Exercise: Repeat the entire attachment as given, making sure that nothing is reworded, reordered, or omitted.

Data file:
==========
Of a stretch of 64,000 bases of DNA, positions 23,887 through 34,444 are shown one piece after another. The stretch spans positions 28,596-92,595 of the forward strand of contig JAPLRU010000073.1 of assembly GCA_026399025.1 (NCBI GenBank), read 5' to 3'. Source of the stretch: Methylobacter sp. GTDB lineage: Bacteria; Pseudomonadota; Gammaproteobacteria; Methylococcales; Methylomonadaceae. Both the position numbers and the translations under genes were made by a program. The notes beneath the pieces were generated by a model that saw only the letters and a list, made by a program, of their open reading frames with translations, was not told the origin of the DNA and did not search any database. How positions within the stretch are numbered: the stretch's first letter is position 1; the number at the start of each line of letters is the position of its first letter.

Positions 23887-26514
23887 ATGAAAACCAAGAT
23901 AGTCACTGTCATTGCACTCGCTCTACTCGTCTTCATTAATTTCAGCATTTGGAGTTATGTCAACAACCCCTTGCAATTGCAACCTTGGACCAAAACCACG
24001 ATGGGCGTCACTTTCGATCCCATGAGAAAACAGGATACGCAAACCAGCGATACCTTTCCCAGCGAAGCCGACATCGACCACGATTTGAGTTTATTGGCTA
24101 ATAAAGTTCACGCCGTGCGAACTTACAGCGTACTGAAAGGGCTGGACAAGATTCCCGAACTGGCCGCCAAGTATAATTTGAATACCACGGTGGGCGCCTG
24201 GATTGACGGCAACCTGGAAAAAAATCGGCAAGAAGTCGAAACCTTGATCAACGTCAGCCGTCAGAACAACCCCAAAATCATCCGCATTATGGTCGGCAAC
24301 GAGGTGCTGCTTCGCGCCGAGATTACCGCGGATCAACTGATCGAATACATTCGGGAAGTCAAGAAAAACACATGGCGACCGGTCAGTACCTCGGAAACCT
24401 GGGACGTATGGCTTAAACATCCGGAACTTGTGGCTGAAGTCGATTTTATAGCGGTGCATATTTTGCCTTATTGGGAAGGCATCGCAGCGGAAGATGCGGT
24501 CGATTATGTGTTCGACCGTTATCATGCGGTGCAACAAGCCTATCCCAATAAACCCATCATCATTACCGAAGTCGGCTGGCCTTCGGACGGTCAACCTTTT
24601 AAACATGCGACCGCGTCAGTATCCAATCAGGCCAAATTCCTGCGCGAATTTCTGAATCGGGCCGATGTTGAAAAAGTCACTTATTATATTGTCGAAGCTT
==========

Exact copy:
Of a stretch of 64,000 bases of DNA, positions 23,887 through 34,444 are shown one piece after another. The stretch spans positions 28,596-92,595 of the forward strand of contig JAPLRU010000073.1 of assembly GCA_026399025.1 (NCBI GenBank), read 5' to 3'. Source of the stretch: Methylobacter sp. GTDB lineage: Bacteria; Pseudomonadota; Gammaproteobacteria; Methylococcales; Methylomonadaceae. Both the position numbers and the translations under genes were made by a program. The notes beneath the pieces were generated by a model that saw only the letters and a list, made by a program, of their open reading frames with translations, was not told the origin of the DNA and did not search any database. How positions within the stretch are numbered: the stretch's first letter is position 1; the number at the start of each line of letters is the position of its first letter.

Positions 23887-26514
23887 ATGAAAACCAAGAT
23901 AGTCACTGTCATTGCACTCGCTCTACTCGTCTTCATTAATTTCAGCATTTGGAGTTATGTCAACAACCCCTTGCAATTGCAACCTTGGACCAAAACCACG
24001 ATGGGCGTCACTTTCGATCCCATGAGAAAACAGGATACGCAAACCAGCGATACCTTTCCCAGCGAAGCCGACATCGACCACGATTTGAGTTTATTGGCTA
24101 ATAAAGTTCACGCCGTGCGAACTTACAGCGTACTGAAAGGGCTGGACAAGATTCCCGAACTGGCCGCCAAGTATAATTTGAATACCACGGTGGGCGCCTG
24201 GATTGACGGCAACCTGGAAAAAAATCGGCAAGAAGTCGAAACCTTGATCAACGTCAGCCGTCAGAACAACCCCAAAATCATCCGCATTATGGTCGGCAAC
24301 GAGGTGCTGCTTCGCGCCGAGATTACCGCGGATCAACTGATCGAATACATTCGGGAAGTCAAGAAAAACACATGGCGACCGGTCAGTACCTCGGAAACCT
24401 GGGACGTATGGCTTAAACATCCGGAACTTGTGGCTGAAGTCGATTTTATAGCGGTGCATATTTTGCCTTATTGGGAAGGCATCGCAGCGGAAGATGCGGT
24501 CGATTATGTGTTCGACCGTTATCATGCGGTGCAACAAGCCTATCCCAATAAACCCATCATCATTACCGAAGTCGGCTGGCCTTCGGACGGTCAACCTTTT
24601 AAACATGCGACCGCGTCAGTATCCAATCAGGCCAAATTCCTGCGCGAATTTCTGAATCGGGCCGATGTTGAAAAAGTCACTTATTATATTGTCGAAGCTT